Qausuituuq, a national park on Bathurst Island, new investments in promoting the Arctic as a premiere destination for tourism. Improving the safety of arctic marine transportation. The record investments we’ve been making in housing, in healthy food, broadband for the territory and mining, developing mining resources across the territory. Airport expansion at Rankin Inlet and of course big upgrades here to the airport, the headquarters of the Canadian Northern Economic Development Agency and the deep water port that we will be financing right here in the capital. (applause)

So Leona has worked hard and in a few short years has already achieved great things toward the goal of making Nunavut reach its full potential. Ensuring that the vision of Sir John A and Diefenbaker and of the thousands of Canadians that call the North home becomes a reality. And that’s why Nunavut needs Leona Aglukkaq in a strong stable national majority Conservative govt. (applause)

Now Before I go I do have a couple of additional announcements to make. One important part of our northern strategy has been our support for the Canadian Rangers. This is a force that not only acts as our eyes and ears on the ground in defence of our northern sovereignty, but also provides good work, solid training and role models throughout our northern communities. As you know, we greatly expanded the Ranger program and we’ve begun replacing their Lee-Enfield rifles. I know the Rangers like the Lee-Enfields. They are practical, reliable, accurate and durable. They have served the Rangers and our country well, but the time for that has come. (French)

I’m very pleased to announce that when these guns are replaced, in gratitude for the important work these men and women have been doing for our country, the Canadian Rangers will be able to keep their Lee-Enfield rifles for their personal use. (applause)

I spoke earlier today in the Northwest Territories about how I get a lot of my best suggestions for what to do here from talking to people here and that came from the Ranger patrols I’ve been out doing on the land the last couple of years. Now as the Rangers are also leaders in their communities, passing on knowledge and skills to the young men and women of the Junior Canadian Rangers is also creating a new generation with the skills and confidence to in turn lead the northern communities of the future. Which brings me to my second announcement. (French)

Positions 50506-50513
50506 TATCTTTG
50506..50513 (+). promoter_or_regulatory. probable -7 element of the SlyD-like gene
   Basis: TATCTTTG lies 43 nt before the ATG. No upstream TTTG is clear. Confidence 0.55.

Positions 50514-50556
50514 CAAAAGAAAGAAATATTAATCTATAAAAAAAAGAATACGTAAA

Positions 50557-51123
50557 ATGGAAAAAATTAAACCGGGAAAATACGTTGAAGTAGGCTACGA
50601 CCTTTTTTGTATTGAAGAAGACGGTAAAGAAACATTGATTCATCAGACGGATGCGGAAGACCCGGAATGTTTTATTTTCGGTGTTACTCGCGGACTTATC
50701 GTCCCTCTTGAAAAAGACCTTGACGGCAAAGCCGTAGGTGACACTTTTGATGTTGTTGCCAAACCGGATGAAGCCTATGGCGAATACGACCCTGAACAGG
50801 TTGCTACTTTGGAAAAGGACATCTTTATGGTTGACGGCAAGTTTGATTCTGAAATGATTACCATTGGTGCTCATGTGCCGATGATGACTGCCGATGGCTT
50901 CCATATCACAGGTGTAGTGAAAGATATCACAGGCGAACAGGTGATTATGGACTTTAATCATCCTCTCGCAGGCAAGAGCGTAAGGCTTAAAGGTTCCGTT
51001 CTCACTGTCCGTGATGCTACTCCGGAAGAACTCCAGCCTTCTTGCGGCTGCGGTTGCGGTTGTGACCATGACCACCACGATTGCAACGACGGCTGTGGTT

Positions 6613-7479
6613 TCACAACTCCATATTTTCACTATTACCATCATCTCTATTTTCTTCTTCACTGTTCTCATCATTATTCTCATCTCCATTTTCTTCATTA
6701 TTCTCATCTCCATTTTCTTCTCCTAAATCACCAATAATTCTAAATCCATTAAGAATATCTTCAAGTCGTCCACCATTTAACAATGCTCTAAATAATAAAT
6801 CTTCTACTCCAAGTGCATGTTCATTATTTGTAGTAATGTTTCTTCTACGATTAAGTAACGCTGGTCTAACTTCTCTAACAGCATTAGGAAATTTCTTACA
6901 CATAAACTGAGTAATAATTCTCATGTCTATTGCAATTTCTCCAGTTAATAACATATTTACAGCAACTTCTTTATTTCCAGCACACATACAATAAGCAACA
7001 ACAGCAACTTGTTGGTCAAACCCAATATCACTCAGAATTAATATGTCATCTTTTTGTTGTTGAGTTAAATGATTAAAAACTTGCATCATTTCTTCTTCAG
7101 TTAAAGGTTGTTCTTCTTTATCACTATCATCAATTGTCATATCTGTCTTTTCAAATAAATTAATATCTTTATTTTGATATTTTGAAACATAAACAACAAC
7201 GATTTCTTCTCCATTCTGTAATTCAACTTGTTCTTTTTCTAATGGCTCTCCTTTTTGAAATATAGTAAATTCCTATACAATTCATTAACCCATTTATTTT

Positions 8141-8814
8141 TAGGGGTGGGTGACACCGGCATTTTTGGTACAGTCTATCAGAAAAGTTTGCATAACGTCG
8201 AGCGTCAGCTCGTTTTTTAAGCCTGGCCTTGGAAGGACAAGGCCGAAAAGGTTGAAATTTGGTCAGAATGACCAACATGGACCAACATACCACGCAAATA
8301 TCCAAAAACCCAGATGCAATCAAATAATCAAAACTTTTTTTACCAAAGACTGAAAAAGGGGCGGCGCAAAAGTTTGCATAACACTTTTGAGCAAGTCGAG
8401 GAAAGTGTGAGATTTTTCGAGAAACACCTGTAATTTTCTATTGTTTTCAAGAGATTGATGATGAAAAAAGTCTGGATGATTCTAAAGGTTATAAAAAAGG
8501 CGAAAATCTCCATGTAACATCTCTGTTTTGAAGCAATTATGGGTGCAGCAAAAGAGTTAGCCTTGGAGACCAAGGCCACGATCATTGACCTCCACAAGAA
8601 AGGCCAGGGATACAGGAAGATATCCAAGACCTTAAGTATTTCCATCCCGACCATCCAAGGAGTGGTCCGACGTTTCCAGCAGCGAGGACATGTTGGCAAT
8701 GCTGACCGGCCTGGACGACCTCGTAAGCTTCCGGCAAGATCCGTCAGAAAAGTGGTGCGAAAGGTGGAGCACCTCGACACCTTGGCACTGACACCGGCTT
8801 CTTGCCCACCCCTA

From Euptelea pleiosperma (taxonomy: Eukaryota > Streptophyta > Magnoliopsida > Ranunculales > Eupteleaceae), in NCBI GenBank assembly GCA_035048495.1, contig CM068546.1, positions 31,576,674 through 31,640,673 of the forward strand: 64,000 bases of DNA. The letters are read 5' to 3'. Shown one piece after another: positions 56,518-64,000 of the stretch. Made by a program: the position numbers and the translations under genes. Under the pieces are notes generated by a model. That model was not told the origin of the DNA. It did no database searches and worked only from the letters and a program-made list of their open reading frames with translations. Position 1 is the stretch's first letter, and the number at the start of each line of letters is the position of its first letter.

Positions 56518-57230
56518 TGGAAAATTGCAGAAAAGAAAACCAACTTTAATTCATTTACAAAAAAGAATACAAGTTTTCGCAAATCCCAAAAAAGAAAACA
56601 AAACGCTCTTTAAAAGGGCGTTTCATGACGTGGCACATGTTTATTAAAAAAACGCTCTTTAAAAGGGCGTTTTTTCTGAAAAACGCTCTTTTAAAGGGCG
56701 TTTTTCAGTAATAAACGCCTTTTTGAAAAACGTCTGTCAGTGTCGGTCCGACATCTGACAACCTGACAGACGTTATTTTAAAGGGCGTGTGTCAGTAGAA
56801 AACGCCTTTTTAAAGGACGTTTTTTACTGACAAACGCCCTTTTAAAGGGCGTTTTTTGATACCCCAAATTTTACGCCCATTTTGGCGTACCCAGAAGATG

A reelected Conservative government will expand the ranks of the Junior Canadian Rangers to a full 5,000 members. (applause)

That, friends, is a 15 per cent increase to be finished in time for the programs’ twentieth anniversary in 2018. Now friends it’s good to know that when our sovereignty and security are on the line, we have people like the Rangers standing on guard for the rest of us.

In conclusion let me just say,that together we are building something great here. A strong an prosperous north that plays a vital and priority role in a secure and prosperous and sovereign Canada. And on Oct. 19, northerners will choose, between sticking with our Conservative party plan of low taxes, balanced budgets, prudent investments and against dangerous plans like a carbon tax that will kill jobs, make everything cost more and hurt our families, especially our northern families, and I know that’s a big issue here.

On oct. 19 you’ll be able to choose the one party that has a proven track record of keeping Canadians safe, and Canada’s economy strong, and of making Nunavut, the true north strong and free, the high priority that it should be in our great country. So work hard, re-elect Leona for Nunavut and for Canada. Thank you. (applause, music plays)